Milk letting to music in Caloocan City
The details of my first field visit last week intrigued me a little. I would be visiting Save’s partners at the Caloocan Health Department in Caloocan City with Kit, Project Coordinator based at the Quezon City office and attending a milk letting activity. Milk letting, I discovered, is the amazing process of how milk flows from mother to baby during breast feeding and I wondered how this would become an ‘activity’.
Like blood donors, lactating mothers gather to donate their breast milk for hospitals that are desperately short on supply – a partnership between the City Health Office and DOH in support of the city government’s milk letting program .
I arrived to the sound of 80’s music and an abundance of welcoming smiles and warm greetings from the partners running the event. Around 200 lactating mothers were in attendance ready and willing to donate their milk. I learnt this was the 3rd year this event has been held and as well as providing milk for abandoned and sick babies, it promotes breast feeding, nutrition advice and HIV screening.
It was a great opportunity to connect with our partners and I was able to discuss the birth plan project in more depth with Dr Marissa Isabedra who provided me with valuable information and resources.
Afterwards we visited Barangay 176 health center for the field visit – a district north of the city, to meet the midwife and community health volunteers and gain a deeper understanding how it works on the ground.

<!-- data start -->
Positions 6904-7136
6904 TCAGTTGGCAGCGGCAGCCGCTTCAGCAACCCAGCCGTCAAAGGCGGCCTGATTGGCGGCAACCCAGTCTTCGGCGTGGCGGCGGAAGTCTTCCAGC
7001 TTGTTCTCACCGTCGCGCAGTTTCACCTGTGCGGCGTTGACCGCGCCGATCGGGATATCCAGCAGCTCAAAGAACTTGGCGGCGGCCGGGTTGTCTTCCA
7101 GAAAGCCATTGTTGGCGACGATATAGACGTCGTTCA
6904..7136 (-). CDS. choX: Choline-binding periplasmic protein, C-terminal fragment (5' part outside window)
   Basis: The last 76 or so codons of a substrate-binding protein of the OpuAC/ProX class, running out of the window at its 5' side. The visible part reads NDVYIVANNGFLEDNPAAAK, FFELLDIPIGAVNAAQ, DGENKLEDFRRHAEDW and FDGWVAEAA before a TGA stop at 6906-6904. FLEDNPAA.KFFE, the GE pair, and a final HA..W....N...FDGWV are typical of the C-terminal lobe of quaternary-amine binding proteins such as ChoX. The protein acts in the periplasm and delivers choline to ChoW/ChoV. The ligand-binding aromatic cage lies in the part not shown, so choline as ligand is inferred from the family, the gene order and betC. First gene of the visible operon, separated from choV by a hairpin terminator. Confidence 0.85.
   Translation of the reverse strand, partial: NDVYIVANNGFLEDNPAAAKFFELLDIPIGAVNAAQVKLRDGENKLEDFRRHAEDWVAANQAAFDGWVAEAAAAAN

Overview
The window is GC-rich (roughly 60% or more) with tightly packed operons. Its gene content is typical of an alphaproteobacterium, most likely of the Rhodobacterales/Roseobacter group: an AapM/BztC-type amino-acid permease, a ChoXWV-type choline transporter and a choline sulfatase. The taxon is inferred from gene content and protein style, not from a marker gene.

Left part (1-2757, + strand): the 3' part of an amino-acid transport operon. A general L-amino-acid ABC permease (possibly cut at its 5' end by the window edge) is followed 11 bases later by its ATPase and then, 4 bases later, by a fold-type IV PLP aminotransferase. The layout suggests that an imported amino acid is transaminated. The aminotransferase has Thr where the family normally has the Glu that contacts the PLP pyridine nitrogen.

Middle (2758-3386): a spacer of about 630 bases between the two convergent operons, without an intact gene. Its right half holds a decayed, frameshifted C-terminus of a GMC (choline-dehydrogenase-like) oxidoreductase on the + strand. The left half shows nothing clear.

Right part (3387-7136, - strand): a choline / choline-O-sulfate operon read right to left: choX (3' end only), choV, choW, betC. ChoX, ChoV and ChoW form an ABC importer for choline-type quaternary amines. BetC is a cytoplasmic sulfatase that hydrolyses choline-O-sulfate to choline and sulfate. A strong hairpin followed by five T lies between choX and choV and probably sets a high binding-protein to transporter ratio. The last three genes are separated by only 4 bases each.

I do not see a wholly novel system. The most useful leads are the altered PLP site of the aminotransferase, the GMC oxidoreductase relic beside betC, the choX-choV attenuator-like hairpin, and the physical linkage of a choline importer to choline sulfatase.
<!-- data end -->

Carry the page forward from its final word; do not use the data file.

Caloocan is the third most populous city in the Philippines with only 44 health centres for a population of 1.6 million. Barangay 176 health center caters for the needs of around 39,000 people, with 1 nurse, 1 doctor, 1 midwife.
They are supported by wonderful members of the community who volunteer their time to do crucial work that the health care professionals cannot do. For example, they will visit families in the community to follow up on immunisations due for babies and infants, so they don’t miss these vital injections, check they are going to school and achieving important milestones, support adolescents and teenage mothers…these are just a few of the roles they perform. Unless there are specific budgets or programmes Community Health Workers (CHW) don’t get paid. In some cases, CHW’s can receive only 250 pesos a month. That’s £3.50. It’s a labour of love for these amazing people.
I was fortunate to observe Sophie Angeles, the midwife who was running the first clinic visit for women who are pregnant, and where the birth plan is first explained. Good communication and engagement with mothers is key to ensure they are motivated and prepared throughout their pregnancy up to and beyond delivery and are able to be tracked.
Family planning and counselling is given at every opportunity. There are high rates of teenage pregnancies – one girl at the clinic was just 15, so support provided here is essential to avoid these young mothers-to-be disappearing off the radar.
I am now seeing a fuller picture of the challenges in Maternal, Newborn and Child Health and Nutrition – and the successes. The drive, passion and determination to improve lives behind the scenes and on the ground is totally inspiring!
Speak soon! Alli 🙂